"I was down in Orlando last week. I wasn't dressed for the reading, the plane was late, and the reading was at noon. So I changed my shirt in the airport parking lot. You could have seen the Poet Laureate half-naked in the Orlando airport parking lot last Thursday."
Ah, the duality of success. "I think other Poets Laureate will tell you, it's kind of like Miss America, because you never really get rid of the tag," Collins says of his plans for the postlaureate future. "You become former Poet Laureate--it doesn't just stop. There's a lot of afterglow attached to it. I don't see my schedule tapering off too much, unless I stop accepting invitations. I've got a new book out now, and I'd be promoting that even if I didn't have the Poet Laureate position."
Does Collins' frantic schedule concern him that he might not ever be able to return to writing poetry the way he used to? "Um, not really," he assures. "I just wrote a poem. Having finished a poem yesterday, I feel great. If I don't write for a couple weeks, I start feeling that this job was in fact taking the poet out of Poet Laureate, and just leaving . . . laureate."
Both Hass and Collins have agreed to choose the winning poet for Copperfield's sixth edition The Dickens. Submissions are being vetted by eminent local poets, and Hass and Collins will choose one from the top 10. The winner will be announced at the Nov. 1 reading, with the magazine--featuring the top honoree as well as others--being published in December.
It's a very generous gesture, given the poets' hectic schedules, though neither seems to look at it that way. "Well, they just asked me if I would," Hass says matter-of-factly.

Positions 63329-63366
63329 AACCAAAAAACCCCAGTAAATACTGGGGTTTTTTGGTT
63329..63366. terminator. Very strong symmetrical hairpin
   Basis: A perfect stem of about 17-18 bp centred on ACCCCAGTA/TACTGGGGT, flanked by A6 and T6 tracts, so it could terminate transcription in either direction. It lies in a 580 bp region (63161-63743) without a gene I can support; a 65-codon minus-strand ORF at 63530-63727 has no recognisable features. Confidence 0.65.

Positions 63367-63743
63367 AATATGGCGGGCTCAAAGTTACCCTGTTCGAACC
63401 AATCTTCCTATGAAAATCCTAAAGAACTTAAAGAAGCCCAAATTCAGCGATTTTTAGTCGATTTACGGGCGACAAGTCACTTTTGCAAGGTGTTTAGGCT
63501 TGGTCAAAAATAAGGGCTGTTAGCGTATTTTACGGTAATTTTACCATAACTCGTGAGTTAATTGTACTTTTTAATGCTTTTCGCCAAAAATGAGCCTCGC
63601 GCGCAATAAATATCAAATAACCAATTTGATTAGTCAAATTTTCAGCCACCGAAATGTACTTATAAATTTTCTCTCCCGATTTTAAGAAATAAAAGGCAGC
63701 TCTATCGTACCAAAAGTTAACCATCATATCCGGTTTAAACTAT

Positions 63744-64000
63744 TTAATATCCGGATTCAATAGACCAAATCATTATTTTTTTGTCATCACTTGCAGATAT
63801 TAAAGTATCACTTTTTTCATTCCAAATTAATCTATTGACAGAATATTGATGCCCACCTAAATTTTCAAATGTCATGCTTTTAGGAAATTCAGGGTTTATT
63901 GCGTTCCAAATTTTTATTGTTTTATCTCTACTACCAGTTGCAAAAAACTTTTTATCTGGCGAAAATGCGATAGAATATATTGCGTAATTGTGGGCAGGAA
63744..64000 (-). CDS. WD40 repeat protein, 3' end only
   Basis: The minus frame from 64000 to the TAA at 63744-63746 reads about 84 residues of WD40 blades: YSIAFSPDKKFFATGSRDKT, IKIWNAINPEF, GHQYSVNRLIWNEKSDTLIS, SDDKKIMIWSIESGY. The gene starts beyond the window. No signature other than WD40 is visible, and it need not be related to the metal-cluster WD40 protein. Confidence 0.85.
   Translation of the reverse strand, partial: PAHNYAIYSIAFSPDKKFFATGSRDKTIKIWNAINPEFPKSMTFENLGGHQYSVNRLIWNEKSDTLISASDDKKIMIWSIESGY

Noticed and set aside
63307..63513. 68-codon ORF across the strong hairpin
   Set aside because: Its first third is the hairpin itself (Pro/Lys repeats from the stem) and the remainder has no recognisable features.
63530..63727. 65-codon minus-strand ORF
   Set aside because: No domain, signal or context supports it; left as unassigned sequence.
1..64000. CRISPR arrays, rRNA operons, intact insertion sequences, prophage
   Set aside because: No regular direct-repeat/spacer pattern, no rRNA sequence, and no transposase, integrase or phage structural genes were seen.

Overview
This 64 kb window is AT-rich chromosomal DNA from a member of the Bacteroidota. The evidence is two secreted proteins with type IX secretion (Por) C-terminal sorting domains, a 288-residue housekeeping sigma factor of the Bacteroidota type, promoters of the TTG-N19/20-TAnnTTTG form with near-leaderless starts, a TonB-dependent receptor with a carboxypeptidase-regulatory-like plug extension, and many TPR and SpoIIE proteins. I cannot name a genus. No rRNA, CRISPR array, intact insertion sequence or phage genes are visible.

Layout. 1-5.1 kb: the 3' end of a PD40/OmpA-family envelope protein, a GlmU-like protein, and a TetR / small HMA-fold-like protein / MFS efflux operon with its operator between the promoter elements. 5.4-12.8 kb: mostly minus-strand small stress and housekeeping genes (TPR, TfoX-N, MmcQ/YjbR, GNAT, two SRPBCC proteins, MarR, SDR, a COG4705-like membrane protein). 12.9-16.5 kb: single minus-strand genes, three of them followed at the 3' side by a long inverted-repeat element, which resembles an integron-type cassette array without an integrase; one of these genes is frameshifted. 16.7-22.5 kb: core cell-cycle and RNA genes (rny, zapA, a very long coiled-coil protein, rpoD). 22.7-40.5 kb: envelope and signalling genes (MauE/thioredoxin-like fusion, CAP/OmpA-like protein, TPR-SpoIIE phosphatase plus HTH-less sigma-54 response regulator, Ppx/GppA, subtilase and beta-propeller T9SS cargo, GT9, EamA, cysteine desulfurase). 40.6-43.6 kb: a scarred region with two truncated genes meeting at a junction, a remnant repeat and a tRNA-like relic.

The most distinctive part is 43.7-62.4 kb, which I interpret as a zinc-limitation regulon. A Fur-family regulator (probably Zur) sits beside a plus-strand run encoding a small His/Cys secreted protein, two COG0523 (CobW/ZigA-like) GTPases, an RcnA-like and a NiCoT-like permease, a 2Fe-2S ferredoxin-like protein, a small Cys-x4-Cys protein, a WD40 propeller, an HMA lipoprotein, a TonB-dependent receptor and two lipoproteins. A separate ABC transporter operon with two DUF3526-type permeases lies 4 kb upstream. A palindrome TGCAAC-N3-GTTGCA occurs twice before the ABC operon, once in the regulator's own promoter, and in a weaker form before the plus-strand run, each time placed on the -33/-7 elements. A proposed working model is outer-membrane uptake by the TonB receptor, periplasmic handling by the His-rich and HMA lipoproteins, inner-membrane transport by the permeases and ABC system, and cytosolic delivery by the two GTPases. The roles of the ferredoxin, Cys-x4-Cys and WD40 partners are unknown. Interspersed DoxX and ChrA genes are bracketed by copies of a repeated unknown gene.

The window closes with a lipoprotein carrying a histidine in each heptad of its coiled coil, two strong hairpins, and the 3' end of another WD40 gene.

"I find judging contests fairly easy," says Collins. "It's not to say I don't take them seriously; I find that the good poems just leap out at you. I'm pretty speedy about it because I just think that a poem that I like is going to talk to me right away."
The Nov. 1 reading may have a few surprises in store, even for Hass and Collins, though that's probably the way they want it. The two colleagues, both experienced and ultraengaging readers, have not yet plotted an approach to the evening.
"I'll talk to Billy and see," Hass says. "The idea of appearing with him is fun to me, but I feel like around here, I'm around so much, everybody's heard me. We'll probably get on the phone and figure out a structure in which people get a sense of him, as well as his poems, and we'll play off each other--a little bit of reading, a little bit of talk, some kind of ping-pong, maybe."
Copperfield's Books Reader's Series presents Billy Collins and Robert Hass at the Luther Burbank Center at 8pm on Friday, Nov. 1. 50 Mark West Springs Road, Santa Rosa. $10-$25. 707.546.3600.
From the October 24-30, 2002 issue of the North Bay Bohemian.